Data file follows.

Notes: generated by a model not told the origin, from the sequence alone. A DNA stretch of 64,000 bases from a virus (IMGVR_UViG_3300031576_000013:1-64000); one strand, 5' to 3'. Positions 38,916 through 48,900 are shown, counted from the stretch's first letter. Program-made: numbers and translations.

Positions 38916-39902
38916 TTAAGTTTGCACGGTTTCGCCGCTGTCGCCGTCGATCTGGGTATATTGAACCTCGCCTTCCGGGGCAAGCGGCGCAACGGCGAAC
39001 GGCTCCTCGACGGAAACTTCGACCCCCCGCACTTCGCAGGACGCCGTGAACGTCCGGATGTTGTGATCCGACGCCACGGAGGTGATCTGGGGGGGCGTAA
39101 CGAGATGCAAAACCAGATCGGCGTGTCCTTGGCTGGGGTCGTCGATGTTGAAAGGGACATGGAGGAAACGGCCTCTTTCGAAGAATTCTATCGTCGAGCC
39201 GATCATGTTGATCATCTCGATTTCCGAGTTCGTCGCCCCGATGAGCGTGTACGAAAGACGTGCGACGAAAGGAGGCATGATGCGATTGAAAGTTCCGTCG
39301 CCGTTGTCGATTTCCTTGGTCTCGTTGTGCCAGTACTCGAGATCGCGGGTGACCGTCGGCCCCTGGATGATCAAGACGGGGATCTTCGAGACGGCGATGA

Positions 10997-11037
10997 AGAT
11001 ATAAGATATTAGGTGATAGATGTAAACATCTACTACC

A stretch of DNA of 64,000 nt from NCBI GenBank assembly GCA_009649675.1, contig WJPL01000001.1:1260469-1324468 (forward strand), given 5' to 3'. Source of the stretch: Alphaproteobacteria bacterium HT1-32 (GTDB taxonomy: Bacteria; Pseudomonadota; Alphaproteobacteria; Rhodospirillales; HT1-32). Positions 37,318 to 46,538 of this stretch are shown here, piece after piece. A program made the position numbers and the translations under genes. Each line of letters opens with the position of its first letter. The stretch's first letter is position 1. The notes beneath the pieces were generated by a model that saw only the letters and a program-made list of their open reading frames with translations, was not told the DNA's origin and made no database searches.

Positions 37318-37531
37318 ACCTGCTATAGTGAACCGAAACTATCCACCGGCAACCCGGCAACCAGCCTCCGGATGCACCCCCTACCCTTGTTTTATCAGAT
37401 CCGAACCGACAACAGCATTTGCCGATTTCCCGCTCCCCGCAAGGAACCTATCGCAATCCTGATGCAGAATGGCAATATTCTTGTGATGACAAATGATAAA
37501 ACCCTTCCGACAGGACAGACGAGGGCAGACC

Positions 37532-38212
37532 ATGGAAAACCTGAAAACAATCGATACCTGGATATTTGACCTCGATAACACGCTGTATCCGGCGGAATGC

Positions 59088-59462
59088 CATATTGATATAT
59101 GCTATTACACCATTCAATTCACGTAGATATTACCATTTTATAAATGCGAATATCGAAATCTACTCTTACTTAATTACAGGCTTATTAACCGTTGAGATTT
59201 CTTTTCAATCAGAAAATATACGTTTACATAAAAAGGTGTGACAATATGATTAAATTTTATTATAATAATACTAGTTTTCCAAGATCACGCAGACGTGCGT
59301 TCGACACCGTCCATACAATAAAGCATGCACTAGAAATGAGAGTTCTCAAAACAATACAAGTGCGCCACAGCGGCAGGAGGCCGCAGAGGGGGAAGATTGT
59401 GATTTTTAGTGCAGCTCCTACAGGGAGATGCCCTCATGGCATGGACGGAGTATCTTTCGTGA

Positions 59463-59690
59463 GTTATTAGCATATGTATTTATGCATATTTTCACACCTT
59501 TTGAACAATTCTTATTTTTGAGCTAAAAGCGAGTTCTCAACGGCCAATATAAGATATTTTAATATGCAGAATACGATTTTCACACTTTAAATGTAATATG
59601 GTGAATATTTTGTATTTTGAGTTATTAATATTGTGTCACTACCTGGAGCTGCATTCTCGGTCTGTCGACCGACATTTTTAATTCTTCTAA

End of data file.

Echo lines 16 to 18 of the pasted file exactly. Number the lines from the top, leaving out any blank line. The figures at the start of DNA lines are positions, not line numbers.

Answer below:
Positions 37532-38212
37532 ATGGAAAACCTGAAAACAATCGATACCTGGATATTTGACCTCGATAACACGCTGTATCCGGCGGAATGC

Positions 59088-59462